Sperm whales are amongst the loudest living animals on the planet. They produce creaking, knocking, and clipped clicking sounds to communicate with other whales from some distance away. The length varies from a few feet to a few hundred miles.
This symphony of patterned clicks is known as codas and might be erudite enough to meet the requirements as a full-fledged language. But the question arises whether humans will ever understand this language or not.For this, researchers would have to collect and evaluate an extraordinary number of Sperm whale communications.Sperm whales or Physeter macrocephalus have brains six times larger than humans. They have complex social structures and spend most of their time in socialization and exchanging codas.
These messages can be as short-term as 10 seconds or can last over half an hour. In fact, the complication and the duration of whale vocalizations suggest that they are at least in principle capable of displaying more complex language rules than other non-human animals, according to an April 2021 research paper about Sperm whales which was posted to a preprint server.This paper was researched by a cross-disciplinary project known as CETI (Cetacean Translation Initiative).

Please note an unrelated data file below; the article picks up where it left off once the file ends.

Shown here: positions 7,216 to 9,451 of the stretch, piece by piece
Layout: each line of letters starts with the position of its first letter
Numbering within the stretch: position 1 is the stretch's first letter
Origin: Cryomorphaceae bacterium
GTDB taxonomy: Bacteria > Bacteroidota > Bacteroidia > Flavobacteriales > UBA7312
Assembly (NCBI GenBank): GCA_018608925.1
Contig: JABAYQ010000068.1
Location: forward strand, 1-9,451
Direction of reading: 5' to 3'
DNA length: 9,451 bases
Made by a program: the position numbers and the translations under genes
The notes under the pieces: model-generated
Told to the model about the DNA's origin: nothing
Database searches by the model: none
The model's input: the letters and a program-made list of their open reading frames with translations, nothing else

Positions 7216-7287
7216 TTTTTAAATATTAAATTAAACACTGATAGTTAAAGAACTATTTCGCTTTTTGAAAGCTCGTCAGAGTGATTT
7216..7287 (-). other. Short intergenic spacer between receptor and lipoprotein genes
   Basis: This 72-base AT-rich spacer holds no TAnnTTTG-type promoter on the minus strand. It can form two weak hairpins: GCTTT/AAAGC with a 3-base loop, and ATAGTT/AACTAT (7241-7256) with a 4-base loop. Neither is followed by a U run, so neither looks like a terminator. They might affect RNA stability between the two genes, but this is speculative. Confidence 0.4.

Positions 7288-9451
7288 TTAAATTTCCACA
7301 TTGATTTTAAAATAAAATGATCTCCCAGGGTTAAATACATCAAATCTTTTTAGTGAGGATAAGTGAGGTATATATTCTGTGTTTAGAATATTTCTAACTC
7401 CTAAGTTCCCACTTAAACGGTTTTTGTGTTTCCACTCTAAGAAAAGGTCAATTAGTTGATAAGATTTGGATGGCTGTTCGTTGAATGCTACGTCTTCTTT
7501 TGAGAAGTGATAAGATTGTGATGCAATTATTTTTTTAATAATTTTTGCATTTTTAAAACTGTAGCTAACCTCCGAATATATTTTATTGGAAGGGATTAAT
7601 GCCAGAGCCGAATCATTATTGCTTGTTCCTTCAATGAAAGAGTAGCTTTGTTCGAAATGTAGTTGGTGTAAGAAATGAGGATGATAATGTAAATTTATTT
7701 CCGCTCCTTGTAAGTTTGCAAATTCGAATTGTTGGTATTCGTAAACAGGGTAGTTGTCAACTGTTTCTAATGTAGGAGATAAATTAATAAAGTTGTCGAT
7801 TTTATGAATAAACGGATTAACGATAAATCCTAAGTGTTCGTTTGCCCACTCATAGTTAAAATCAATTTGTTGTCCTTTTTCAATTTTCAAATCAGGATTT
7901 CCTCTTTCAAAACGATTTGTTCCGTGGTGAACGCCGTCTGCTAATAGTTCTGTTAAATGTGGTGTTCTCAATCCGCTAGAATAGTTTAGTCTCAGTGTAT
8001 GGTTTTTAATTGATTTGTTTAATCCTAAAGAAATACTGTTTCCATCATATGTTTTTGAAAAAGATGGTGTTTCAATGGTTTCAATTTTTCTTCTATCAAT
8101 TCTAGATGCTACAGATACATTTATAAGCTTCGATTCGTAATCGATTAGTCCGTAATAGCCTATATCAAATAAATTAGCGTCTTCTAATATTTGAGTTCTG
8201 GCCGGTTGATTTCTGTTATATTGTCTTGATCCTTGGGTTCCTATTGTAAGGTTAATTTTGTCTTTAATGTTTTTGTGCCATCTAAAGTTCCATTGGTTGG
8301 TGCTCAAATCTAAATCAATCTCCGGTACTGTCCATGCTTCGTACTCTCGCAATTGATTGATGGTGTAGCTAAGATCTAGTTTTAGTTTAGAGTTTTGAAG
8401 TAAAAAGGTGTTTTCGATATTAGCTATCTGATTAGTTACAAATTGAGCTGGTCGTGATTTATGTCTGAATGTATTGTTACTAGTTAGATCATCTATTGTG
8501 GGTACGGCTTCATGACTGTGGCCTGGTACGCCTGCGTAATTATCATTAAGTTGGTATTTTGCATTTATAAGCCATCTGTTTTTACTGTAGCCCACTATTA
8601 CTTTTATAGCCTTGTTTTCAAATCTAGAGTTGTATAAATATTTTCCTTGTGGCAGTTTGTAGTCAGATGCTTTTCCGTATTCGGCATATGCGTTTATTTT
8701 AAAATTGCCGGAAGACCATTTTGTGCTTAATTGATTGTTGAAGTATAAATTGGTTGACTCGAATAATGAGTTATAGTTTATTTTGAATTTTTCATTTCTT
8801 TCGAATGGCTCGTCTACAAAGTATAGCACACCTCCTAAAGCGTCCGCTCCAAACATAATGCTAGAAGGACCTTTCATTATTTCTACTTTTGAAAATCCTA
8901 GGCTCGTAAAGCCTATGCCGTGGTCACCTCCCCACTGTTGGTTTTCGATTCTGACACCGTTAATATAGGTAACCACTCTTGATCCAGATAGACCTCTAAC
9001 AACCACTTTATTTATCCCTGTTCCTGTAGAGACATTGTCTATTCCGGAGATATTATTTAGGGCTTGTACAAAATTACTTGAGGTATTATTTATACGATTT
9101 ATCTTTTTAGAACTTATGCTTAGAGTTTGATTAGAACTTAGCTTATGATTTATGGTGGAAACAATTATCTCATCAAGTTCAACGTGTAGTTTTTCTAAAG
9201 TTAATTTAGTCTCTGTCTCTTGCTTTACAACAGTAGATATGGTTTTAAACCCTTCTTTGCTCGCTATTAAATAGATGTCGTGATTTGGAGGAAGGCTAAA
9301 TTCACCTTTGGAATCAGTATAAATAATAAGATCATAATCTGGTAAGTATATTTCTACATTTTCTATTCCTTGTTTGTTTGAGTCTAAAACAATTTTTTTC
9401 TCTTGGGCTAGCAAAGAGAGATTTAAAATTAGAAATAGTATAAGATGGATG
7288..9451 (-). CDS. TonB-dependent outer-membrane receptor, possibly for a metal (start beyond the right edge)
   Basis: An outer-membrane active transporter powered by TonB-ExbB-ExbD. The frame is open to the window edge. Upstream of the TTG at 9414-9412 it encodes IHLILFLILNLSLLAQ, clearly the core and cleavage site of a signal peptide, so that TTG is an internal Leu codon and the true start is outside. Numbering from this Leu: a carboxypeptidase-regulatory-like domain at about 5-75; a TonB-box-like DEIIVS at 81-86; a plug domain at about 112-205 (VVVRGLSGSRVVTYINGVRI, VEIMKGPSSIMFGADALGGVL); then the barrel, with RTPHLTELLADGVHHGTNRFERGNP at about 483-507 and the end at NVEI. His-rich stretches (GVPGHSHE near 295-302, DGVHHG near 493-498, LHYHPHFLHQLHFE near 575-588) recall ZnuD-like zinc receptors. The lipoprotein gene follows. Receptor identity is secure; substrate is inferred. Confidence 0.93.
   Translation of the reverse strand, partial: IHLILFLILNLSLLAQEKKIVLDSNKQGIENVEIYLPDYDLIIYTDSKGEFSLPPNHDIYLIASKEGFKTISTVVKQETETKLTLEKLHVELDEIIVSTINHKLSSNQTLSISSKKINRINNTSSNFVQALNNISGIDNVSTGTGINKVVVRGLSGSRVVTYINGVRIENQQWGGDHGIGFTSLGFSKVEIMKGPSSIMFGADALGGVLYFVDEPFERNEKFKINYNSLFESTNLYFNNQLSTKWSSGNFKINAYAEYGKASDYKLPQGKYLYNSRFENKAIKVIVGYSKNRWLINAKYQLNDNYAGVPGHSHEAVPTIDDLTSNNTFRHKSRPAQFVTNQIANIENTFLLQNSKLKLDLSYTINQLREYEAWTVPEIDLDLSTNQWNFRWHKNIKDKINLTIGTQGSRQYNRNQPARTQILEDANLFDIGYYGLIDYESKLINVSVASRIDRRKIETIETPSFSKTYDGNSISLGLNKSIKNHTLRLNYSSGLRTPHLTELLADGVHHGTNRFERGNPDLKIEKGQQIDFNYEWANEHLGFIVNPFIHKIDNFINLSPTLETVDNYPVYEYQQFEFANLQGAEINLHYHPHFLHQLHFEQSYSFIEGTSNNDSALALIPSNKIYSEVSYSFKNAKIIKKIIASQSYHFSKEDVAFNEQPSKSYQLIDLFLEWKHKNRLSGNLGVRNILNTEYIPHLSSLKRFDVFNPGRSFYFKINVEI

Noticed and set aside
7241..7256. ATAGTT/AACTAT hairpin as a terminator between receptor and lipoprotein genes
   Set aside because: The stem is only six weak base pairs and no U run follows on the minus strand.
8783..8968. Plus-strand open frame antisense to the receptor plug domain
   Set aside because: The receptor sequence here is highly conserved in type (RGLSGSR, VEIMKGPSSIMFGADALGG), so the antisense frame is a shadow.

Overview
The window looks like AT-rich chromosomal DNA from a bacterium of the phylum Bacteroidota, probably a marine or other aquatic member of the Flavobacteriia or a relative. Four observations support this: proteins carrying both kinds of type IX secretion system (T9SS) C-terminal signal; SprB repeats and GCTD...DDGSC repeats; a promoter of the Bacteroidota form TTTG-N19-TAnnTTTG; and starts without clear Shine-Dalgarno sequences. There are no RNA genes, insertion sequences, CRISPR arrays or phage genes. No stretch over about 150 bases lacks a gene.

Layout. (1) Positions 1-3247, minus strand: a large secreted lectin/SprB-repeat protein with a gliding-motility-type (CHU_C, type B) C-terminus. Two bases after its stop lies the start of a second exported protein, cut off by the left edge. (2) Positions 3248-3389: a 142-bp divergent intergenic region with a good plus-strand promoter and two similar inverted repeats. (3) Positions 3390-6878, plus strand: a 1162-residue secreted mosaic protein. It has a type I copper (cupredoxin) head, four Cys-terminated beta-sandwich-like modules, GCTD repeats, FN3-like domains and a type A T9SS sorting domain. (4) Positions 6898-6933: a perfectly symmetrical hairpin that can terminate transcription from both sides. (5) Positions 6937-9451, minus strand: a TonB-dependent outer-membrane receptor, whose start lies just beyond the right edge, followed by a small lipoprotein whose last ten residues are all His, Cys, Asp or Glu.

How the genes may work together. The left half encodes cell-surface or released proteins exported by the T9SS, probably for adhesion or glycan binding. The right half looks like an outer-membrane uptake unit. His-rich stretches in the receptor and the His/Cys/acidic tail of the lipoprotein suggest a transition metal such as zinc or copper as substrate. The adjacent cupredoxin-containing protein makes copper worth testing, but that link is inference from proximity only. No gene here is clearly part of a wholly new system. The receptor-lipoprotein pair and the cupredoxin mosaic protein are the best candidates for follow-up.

It outlines a plan to decode the Sperm whale vocalizations, first through collecting the recordings of Sperm whales and then using machine learning to decode the sequences of clicks that these fellow mammals use to communicate. CETI selected to study the Sperm whales over other whales because their clicks have an almost Morse code-like structure. AI artificial intelligence might be useful in decoding the language. Different ways to understand their language are being researched and worked on simultaneously.
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